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Supporting Adolescents and Adults with Autism: Critical Life Transitions

Autism Speaks-funded researcher Marsha Mailick delivers IMFAR keynote talk on factors that promote independence and quality of life
May 17, 2014



Speaking to an enthusiastic audience, autism researcher Marsha Mailick described her team’s findings on the challenges faced by adults with autism and the factors that increase their independence and function.

View Dr. Mailick’s keynote address above and interviews of attendees responding to her address below.

Follow all our coverage of IMFAR 2014 here.

Dr. Mailick, the director of the Waisman Center at the University of Wisconsin-Madison, is among the world’s leading investigators on autism across the lifespan. Her research on quality of life in adults with autism is funded by Autism Speaks and is part of broader research funded by the National Institutes of Health.

“Images of autism in the media have almost exclusively focused on early childhood,” Dr. Mailick noted in opening her keynote address. “But that’s beginning to change.” The reason for that shift, she proposed, was the wave of children diagnosed in the early 1990s who are now reaching adulthood. Since then, she added, autism diagnoses have continued to increase dramatically.

Dr. Mailick also noted that the first children ever diagnosed with autism – 8 boys and 3 girls – would be in their late 70s today. Those children were described in case studies by psychiatrist Leo Kanner, who first defined the disorder.

“Of course they weren’t the first individuals with autism,” Dr. Mailick said. “They were just the first to be recognized.”

In 1998, Dr. Mailick and her team began following 406 individuals with autism and their families. These individuals ranged in age from 10 to 52 at the time of their enrollment. Almost two thirds are male. Almost two thirds were verbal at the beginning of the study. Seventy percent had intellectual disability.

After intensive in-home interviews with the affected individuals, their parents and their siblings, Dr. Mailick and her colleagues returned for follow-up visits and interviews approximately every 18 months. To illustrate the range of adult outcomes they witnessed, Dr. Mailick described two participants:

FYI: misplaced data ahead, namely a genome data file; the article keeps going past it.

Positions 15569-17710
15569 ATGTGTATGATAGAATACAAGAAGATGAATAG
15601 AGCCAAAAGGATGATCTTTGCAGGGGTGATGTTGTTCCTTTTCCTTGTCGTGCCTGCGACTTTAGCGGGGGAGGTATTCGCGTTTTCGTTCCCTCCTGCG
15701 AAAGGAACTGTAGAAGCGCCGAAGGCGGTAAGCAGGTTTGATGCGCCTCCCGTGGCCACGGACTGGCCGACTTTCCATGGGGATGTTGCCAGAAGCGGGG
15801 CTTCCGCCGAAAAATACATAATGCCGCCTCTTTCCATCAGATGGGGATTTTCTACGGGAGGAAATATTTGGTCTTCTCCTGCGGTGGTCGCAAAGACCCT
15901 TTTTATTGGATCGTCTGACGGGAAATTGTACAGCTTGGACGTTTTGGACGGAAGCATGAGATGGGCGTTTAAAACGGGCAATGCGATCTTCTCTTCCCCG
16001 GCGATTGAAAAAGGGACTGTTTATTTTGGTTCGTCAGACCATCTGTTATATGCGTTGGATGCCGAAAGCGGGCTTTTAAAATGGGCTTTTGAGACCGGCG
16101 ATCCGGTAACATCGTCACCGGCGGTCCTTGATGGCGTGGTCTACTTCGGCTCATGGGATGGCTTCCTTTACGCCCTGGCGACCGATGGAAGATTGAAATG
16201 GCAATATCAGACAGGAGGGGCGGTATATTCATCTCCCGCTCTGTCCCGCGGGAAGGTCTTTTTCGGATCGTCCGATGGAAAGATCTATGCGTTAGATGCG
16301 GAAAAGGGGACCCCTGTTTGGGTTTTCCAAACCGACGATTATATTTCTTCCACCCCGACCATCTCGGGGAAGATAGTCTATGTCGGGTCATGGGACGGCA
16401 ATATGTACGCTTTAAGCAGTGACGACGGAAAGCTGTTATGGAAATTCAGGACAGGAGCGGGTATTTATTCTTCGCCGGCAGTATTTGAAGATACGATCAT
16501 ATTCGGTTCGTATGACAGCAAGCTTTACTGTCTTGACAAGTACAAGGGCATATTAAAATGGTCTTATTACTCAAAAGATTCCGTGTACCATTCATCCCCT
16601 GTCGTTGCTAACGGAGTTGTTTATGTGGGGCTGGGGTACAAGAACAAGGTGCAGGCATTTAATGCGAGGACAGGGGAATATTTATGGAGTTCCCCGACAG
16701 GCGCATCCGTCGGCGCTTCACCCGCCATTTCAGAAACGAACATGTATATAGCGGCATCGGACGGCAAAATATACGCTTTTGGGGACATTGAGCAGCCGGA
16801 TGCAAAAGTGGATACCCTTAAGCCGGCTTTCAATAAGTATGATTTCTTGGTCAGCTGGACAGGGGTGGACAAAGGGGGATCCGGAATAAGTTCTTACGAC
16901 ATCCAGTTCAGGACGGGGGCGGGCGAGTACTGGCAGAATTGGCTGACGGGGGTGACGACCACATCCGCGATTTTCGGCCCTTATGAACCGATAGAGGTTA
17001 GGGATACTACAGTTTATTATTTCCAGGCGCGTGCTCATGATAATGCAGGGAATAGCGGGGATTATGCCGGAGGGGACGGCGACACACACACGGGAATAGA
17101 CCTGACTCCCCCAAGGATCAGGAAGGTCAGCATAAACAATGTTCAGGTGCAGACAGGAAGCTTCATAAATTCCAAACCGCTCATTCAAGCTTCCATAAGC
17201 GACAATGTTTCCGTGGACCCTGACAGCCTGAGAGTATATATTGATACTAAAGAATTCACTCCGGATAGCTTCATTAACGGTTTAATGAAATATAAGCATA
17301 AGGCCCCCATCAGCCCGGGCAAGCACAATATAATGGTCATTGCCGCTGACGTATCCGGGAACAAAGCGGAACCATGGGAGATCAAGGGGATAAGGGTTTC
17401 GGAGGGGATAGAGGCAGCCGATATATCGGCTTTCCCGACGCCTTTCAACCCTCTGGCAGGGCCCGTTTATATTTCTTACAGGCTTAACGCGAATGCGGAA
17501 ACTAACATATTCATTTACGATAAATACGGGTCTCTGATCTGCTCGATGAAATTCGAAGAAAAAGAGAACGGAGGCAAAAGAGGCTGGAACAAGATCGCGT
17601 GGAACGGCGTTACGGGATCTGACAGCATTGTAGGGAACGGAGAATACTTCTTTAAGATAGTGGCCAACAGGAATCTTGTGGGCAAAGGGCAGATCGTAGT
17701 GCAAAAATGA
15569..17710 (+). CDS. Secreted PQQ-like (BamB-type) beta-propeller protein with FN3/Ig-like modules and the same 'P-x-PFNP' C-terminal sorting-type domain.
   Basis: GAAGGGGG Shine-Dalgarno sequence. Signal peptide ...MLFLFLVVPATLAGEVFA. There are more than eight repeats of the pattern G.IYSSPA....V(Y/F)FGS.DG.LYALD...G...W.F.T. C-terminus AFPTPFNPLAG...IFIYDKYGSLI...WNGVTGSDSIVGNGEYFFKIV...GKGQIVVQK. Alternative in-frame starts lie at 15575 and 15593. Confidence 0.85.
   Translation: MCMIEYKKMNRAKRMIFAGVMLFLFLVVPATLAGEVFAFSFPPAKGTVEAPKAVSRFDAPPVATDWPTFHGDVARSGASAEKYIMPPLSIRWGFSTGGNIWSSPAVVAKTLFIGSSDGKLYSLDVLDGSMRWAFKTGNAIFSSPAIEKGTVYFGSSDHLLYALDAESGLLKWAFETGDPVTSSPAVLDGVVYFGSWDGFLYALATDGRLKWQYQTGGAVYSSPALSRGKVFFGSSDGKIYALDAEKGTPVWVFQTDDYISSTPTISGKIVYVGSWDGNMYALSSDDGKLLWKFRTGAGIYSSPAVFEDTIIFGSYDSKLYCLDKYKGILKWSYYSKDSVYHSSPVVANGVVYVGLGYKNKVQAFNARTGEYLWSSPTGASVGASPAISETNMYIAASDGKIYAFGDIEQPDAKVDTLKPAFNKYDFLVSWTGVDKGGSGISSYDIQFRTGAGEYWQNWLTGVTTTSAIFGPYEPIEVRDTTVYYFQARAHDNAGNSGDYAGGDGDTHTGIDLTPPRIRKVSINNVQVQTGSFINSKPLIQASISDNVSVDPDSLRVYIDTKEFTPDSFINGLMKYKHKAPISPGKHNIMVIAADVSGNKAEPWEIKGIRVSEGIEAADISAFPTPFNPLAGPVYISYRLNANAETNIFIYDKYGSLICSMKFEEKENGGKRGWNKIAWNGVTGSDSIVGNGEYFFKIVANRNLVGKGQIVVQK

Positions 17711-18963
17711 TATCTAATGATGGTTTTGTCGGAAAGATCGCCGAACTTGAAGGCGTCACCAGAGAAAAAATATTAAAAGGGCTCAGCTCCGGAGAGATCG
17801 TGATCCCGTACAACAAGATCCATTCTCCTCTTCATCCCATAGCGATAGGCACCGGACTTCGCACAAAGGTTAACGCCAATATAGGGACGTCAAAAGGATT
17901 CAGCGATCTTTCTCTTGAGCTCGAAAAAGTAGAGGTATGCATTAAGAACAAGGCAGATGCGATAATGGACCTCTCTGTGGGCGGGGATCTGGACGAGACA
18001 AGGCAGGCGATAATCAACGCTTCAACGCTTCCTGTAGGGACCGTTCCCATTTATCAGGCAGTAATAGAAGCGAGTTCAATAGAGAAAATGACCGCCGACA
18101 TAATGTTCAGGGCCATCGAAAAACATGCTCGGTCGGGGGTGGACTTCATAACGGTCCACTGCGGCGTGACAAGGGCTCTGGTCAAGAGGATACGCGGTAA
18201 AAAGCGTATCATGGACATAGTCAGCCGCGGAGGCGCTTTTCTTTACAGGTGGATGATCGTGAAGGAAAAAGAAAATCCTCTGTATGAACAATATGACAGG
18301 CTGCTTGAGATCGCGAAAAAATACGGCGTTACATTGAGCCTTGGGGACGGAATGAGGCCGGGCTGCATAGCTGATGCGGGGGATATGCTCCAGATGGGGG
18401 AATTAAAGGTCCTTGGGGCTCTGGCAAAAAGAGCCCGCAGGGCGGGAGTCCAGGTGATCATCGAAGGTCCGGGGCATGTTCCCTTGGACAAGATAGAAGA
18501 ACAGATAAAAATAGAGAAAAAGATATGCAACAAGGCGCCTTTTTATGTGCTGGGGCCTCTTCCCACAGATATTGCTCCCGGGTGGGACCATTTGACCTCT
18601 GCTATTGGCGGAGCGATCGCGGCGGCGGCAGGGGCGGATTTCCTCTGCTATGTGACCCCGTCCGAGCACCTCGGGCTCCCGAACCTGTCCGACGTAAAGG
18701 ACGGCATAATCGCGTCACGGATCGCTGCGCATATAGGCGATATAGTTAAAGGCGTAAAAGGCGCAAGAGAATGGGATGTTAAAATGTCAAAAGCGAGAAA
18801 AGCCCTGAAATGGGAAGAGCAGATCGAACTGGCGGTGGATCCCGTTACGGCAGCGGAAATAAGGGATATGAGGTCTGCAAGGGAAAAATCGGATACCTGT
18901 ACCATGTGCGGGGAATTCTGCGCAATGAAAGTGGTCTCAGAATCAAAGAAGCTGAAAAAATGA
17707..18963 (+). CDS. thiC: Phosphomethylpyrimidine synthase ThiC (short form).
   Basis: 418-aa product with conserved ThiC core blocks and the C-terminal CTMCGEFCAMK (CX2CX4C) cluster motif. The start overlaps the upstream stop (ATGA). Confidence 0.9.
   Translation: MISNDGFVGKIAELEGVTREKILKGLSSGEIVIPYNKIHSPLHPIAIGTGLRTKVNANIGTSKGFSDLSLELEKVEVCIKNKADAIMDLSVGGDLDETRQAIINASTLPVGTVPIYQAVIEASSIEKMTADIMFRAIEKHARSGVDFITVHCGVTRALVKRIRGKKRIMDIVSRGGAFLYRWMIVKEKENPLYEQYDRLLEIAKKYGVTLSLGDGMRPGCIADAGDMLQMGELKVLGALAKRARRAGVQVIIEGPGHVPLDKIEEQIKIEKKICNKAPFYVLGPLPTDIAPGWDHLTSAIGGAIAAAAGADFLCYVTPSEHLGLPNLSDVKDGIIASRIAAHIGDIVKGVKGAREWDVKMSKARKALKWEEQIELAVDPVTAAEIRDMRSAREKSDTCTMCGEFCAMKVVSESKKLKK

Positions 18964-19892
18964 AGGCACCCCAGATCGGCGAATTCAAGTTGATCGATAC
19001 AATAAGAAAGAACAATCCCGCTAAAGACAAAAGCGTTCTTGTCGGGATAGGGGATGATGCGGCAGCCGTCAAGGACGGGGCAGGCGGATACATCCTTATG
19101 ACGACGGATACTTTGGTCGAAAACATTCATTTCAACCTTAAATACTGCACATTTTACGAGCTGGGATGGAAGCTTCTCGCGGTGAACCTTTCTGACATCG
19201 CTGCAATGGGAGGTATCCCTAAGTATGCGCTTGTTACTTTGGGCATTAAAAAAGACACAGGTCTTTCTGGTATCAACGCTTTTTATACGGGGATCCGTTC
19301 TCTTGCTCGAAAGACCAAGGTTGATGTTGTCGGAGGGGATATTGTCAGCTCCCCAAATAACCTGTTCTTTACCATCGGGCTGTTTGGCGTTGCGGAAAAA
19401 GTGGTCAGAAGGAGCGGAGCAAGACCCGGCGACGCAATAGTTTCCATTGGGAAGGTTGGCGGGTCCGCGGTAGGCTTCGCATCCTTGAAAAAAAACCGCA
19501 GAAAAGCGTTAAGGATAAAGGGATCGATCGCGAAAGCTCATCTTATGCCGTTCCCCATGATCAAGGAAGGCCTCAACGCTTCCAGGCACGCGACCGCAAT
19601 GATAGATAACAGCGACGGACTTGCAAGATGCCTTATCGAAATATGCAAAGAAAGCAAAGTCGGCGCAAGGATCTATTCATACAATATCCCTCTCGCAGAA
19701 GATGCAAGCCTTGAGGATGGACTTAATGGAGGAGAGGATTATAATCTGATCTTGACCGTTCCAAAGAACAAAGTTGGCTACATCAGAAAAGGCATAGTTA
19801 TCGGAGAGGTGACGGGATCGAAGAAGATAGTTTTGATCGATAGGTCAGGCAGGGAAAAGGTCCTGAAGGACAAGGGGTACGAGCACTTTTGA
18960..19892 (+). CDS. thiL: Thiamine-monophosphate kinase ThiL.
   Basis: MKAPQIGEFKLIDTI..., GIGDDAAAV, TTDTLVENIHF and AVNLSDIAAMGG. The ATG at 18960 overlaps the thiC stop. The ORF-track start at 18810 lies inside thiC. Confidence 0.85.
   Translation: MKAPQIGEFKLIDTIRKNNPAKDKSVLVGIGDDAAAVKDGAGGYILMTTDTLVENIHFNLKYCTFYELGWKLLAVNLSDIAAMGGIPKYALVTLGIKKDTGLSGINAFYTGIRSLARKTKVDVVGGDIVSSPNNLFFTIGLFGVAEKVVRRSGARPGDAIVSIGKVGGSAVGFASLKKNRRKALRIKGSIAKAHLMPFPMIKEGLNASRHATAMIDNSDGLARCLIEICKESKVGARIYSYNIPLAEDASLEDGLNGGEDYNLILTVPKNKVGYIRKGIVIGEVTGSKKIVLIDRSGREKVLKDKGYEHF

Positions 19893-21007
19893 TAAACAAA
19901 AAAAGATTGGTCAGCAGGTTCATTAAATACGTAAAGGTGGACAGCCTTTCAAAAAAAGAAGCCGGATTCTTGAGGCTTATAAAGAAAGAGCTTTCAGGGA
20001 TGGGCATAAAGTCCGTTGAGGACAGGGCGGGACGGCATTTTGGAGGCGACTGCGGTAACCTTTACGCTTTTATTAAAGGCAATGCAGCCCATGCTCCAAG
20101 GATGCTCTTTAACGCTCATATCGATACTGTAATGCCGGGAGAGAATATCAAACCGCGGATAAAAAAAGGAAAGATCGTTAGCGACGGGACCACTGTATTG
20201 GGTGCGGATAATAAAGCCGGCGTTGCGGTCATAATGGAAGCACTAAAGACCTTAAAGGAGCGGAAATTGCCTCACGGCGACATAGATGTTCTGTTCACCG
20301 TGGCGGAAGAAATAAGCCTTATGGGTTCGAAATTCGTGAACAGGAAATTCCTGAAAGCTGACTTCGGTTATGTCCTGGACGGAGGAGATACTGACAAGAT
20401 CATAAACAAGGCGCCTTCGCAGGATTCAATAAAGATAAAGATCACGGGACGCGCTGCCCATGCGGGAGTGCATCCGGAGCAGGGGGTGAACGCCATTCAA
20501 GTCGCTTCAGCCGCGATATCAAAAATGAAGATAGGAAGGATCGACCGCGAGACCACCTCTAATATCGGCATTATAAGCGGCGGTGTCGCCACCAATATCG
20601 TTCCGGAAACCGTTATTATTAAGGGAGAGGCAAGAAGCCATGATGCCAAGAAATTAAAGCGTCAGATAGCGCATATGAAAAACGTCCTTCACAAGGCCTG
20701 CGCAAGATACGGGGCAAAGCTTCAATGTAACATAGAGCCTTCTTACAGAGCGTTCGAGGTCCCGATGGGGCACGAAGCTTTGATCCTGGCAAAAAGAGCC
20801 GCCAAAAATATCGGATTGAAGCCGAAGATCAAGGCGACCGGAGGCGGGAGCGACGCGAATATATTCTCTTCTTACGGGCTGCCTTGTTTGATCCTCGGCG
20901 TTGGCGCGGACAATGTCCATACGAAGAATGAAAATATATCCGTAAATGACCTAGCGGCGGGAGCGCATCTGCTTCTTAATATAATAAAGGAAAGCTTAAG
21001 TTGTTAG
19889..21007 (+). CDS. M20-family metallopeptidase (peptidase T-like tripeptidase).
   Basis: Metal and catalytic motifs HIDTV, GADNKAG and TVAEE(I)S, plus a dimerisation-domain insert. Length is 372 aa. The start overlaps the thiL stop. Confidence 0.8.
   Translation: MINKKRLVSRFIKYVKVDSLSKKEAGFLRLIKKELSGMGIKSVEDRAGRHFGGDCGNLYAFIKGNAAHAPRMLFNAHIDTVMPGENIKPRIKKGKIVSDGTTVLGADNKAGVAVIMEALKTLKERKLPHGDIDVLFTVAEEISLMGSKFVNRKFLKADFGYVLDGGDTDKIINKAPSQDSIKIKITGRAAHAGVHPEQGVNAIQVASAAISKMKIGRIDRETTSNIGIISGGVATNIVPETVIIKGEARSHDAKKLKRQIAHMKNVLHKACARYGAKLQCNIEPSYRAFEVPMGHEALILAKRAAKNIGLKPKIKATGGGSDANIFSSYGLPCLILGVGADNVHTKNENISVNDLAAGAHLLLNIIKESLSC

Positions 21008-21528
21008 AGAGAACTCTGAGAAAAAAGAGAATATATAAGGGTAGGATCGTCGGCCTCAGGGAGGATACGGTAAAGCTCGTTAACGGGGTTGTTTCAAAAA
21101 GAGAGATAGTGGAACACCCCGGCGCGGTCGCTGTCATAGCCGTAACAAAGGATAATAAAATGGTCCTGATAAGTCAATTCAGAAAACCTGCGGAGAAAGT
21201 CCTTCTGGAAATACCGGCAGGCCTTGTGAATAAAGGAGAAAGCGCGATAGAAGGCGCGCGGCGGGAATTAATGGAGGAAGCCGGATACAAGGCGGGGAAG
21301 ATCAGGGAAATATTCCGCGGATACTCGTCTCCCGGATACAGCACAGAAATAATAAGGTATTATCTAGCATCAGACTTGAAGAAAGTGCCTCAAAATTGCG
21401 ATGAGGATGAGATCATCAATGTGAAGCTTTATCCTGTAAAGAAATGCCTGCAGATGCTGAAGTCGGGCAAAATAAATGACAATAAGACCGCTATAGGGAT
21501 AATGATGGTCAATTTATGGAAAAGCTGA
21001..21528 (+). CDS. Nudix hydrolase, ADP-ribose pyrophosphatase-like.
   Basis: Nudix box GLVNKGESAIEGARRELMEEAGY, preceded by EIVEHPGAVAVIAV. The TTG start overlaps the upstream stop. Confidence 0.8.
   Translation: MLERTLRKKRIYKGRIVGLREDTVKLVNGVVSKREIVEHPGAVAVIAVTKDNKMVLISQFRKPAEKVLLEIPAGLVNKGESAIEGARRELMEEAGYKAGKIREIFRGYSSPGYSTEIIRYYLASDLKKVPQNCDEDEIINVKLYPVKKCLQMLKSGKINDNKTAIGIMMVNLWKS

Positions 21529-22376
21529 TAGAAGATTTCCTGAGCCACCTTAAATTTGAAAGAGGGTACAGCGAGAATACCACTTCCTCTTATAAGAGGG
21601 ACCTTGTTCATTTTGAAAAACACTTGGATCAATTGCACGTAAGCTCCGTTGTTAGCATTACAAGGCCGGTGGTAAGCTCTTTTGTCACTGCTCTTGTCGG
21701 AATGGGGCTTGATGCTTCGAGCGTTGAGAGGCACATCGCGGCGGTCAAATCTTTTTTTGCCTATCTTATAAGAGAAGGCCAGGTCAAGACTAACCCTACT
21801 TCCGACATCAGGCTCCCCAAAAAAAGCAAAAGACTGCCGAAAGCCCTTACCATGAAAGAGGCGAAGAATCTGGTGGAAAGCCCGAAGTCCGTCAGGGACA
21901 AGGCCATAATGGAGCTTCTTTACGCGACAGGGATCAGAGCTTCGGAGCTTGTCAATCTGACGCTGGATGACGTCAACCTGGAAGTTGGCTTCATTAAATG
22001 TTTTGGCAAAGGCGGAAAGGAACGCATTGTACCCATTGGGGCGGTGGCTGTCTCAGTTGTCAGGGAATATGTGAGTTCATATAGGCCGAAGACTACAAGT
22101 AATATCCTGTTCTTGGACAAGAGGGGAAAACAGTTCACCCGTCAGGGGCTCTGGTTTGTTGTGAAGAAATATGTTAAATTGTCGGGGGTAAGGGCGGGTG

Theresa: Independence in the face of challenges
At age 5, Theresa was nonverbal and described as constantly flapping and spinning, in near-constant danger of running out of the house and falling into severe tantrums if certain objects were moved or touched. She retreated whenever visitors entered the home.

But by 46, Theresa was completely understandable in her speech and engaged in an “appropriate range of communication.” She had been living in her own apartment since age 28, with some professional support. She had significant health problems including severe anxiety and obsessive-compulsive disorder. Yet she held two part-time jobs and kept contact with a lifelong friend. She was described as “not like you or I, but she wants to be there [with people].”  

Arnold: A life in decline
By contrast, Arnold was less independent in his 50s than he was when younger. He lived with his elderly parents, both over age 80. He had a succession of focused interests such as playing a few keys on the piano and flushing the toilet. He had attended daycare instead of school as a child and had continued to attend the same adult daycare for 30 years. He was described as “declining.”

Dr. Mailick described the goal of her team’s research as discovering the crucial resources needed “so that more adults who have autism end up like Theresa. To do that, we need to study factors that can change the life trajectory of individuals with autism as they grow up.”

To achieve this goal, Dr. Mailick’s teams created original measures such as the Waisman Activities of Daily Living Scale,” developed by Matt Maenner. With 17 questions, the scale assesses the ability to live independently based on skills in the area of personal care, mealtime, housekeeping, running errands and money management. They also tracked autism symptoms and behavioral problems using established psychological checklists.

Troubling life trajectories
With these tools, they plotted independence, function and quality of life across the lifespan, looking for the factors that influenced outcomes. For comparison, they tracked the life course of a group of adults with Down syndrome.